Don’t put off taking your child to the dentist. It’s important to instil positive oral hygiene from an early age, and this includes introducing your child to the dentist as soon as possible.
.It is recommended that children visit the dentist at least twice a year for a regular check-up, yet new research reveals that only 58.2% of children attended appointments over the space of a year.
There is a growing misconception amongst parents that children’s milk teeth don’t matter as much as their adult set, but this couldn’t be further from the truth. The reality is that a quarter of British children already have tooth decay which could impact their gums and underlying bone health. Additionally, tooth decay has recently been revealed to be the number one cause of hospital admissions for children aged between 5 and 9, which puts pressure on the NHS with each tooth extraction costing them £850.
What Can Be Done?
Oral hygiene is really very simple for children. It starts by following positive dental habits at home such as regularly brushing their teeth for them twice a day, or supervising your child doing this activity.
Children must also begin seeing the family dentist for regular appointments. Ideally, this will happen as soon as your child’s first teeth start to break through the gums, which could be as early as five or six months old. If you’ve waited until a little later, then you may need to have a conversation with your child to prepare them for the visit, so they realise there’s nothing to worry about. Here are some tips to make sure this is a positive trip for them!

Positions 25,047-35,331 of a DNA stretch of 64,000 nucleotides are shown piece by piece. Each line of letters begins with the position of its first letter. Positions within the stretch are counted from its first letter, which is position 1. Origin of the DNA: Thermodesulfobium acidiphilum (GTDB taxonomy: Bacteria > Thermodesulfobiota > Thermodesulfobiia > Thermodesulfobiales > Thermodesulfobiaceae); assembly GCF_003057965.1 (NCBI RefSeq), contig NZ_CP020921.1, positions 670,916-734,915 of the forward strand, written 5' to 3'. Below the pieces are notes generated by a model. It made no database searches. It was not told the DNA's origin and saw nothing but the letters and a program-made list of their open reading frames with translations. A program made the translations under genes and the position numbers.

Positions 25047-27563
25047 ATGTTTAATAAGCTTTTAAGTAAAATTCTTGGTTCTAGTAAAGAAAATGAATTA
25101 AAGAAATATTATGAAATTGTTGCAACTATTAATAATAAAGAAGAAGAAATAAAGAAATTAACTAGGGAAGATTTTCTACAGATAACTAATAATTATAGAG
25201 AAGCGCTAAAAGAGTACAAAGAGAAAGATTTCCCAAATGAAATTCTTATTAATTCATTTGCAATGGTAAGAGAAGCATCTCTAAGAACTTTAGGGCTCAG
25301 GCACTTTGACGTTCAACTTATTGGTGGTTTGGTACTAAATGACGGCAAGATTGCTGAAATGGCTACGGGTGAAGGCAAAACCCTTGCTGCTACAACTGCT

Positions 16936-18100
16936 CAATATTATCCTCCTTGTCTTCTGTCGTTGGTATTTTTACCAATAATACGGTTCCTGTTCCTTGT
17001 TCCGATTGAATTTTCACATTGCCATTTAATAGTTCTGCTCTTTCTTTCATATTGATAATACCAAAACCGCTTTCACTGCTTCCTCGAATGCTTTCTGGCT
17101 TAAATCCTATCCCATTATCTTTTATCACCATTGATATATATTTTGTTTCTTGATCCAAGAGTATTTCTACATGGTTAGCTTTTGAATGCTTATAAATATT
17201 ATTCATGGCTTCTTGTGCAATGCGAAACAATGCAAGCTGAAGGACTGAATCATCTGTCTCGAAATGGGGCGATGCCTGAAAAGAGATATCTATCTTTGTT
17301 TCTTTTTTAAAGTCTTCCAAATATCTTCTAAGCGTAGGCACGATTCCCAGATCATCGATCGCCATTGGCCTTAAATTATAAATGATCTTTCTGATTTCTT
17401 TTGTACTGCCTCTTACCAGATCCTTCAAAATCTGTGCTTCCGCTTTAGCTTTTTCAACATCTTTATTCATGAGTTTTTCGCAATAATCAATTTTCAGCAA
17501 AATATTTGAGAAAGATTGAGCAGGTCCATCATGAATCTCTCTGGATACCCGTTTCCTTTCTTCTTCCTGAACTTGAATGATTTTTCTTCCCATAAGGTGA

Be Aware Of Your Own Negativity
If your child overhears you talking with your partner about ‘dreading’ going to the dentist or any information that may put this trip in a negative light, then understandably they’ll start to develop their own nerves about this type of appointment. Make sure you only talk about the dentist in a positive way, making it clear that the visit will ensure we all have clean, healthy, sparkly teeth!
Preparing Your Child
Professional Essex dental experts suggest that there are plenty of library books or even episodes of Peppa Pig that can help to give your child an idea of what happens when they go for a check-up at the dentist. Using these creative ways to explain how you’ll sit in the dentist’s big chair and open your mouth up wide for them to check inside, are a fantastic way to get on your child’s wavelength and show them there’s nothing to be worried about.
Speaking To The Dentist
A professional dental team will have years of experience in dealing with children at the practice and will make this a calm and reassuring visit for your family. If your child appears to be nervous or shy in any way, then simply communicate this with your dentist.
At early appointments, your dentist may suggest that your child sits on your knee during the check-up and can offer rewards such as stickers which work as a wonderful bribe towards good behaviour.
There’s no excuse for avoiding visiting the dentist with your child. Getting started early ensures that you’re setting up your family with a lifetime of positive dental habits, so book an appointment today!
Image by Jenny Friedrichs from Pixabay